I would suggest not really, Mk26 was great because it used a single magazine for ASROC, Harpoon, and Standard, this proposed launcher uses two separate magazines and looks like it would cause as many design headaches as it would solve from a ship perspective. It also seems to have been abandoned fairly quickly. The rest of this series of drawings show a range of different configurations, this being the only one, that has made it online, with a dual purpose launcher.
 

Abraham Gubler

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JFC Fuller said:
Not really relevant to this thread, that is clearly a very early Type 82 configuration whereas this thread is about the Cruiser/Escort Cruiser/Helicopter cruiser studies. It should probably be put in a separate Type 82 thread.

As mentioned in the previous posts I have updated this image into the thread on this series of RN frigate designs from 1962. Also as mentioned the whole point of adding this picture here was to illustrate the arrangement of the single launcher for Sea Dart (CF.299 at this time) and Ikara magazines.

Which is actually hugely relevant because that is what DK Brown and George Moore (Rebuilding the Royal Navy) say was to be incorporated into the 1962 design of the Escort Carrier:

“By July 1962 the ships had been redesigned. The alterations were substantial, for 4 Chinook-type helicopters were to be carried. The weapons were also modified, with two launchers for the new Sea Dart (CF299) guided missiles and the Ikara anti-submarine weapon system installed.”
 

JFC Fuller

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Unfortunately DK Brown's statement is not that clear, it can be read that way or it could be read that there were to be two Sea Dart Launchers and an Ikara system (entirely plausible if not probable given the early CVA01 configuration) or it could be saying that there was one launcher for Ikara and one for Sea Dart. Friedman gives the design 2 Sea Dart systems and Ikara so the last option can probably be ruled out. The answer is probably the same as why we do not have a picture of the final 1962 design, one has not been found in the archives and all that remains is an unclear text document.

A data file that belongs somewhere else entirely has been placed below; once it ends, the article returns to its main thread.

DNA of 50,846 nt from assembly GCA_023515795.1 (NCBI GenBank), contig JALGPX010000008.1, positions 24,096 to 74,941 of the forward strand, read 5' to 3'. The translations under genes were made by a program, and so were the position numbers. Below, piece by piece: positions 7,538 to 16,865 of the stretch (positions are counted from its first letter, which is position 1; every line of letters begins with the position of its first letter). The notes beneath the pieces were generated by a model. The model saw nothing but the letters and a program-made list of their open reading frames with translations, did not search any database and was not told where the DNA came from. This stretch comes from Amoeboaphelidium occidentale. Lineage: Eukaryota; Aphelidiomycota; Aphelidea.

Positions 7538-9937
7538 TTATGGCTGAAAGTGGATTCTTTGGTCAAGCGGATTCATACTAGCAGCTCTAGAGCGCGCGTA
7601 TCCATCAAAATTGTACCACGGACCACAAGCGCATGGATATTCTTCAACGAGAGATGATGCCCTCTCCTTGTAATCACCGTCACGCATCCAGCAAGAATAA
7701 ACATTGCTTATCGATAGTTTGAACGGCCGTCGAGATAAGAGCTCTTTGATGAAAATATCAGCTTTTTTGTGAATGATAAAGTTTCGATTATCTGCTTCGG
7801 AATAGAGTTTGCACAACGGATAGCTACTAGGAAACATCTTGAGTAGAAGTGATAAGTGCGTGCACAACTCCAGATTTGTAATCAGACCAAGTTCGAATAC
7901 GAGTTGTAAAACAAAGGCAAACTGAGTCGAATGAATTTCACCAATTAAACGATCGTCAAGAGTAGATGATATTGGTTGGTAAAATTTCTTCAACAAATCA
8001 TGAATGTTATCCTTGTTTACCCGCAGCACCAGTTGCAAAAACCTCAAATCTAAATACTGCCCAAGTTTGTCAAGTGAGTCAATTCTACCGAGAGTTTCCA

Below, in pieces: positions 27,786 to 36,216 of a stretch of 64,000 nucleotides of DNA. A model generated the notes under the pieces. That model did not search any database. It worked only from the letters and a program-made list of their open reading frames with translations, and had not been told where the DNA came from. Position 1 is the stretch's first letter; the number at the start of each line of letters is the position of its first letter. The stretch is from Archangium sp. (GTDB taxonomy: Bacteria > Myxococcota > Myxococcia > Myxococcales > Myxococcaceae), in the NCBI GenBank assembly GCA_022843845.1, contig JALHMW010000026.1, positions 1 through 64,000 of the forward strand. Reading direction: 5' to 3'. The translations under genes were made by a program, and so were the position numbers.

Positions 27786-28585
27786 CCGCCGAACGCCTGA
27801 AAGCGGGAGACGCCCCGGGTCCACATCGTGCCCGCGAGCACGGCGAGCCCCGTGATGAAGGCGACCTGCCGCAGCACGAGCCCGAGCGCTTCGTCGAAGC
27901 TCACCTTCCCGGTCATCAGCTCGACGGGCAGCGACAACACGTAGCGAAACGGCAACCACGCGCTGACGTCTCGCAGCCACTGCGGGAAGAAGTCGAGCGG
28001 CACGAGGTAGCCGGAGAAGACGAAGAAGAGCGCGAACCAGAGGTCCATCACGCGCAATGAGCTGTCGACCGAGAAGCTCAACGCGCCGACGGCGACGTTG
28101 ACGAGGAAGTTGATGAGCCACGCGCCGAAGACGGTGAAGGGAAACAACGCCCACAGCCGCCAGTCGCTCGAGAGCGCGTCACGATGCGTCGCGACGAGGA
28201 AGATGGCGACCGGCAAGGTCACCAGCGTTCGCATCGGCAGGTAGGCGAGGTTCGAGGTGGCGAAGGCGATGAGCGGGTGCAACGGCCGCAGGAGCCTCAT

Either way, this is a Type 82 (very) preliminary in a thread about the escort/helicopter cruiser.
 

Abraham Gubler

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JFC Fuller said:
Unfortunately DK Brown's statement is not that clear, it can be read that way or it could be read that there were to be two Sea Dart Launchers and an Ikara system (entirely plausible if not probable given the early CVA01 configuration) or it could be saying that there was one launcher for Ikara and one for Sea Dart. Friedman gives the design 2 Sea Dart systems and Ikara so the last option can probably be ruled out.

Yes but only with the generally accepted poor use of English we all get by with today. I am however inclined to think that Brown and Moore would be more precise as their book and others by Brown have only the highest standards of English throughout.

They say “with two launchers for the X and the Y installed.”

For two Sea Dart and an Ikara they would have said: “with two launchers for the X and another for the Y installed.”

For one of each: “with a launcher for X and another for the Y installed.”

Then as good historians we can add context to the interpretation. Which is that at the same time the same people were designing a ship with a launcher that could fire both missiles. Also the reason they designed such a system was to cut down on the length required to install double ended Sea Dart with Ikara on a single ship. For the SCC39A escort cruiser the need to reduce length allocated to missile launchers would be extreme (so as to fit in the flight deck and hangar).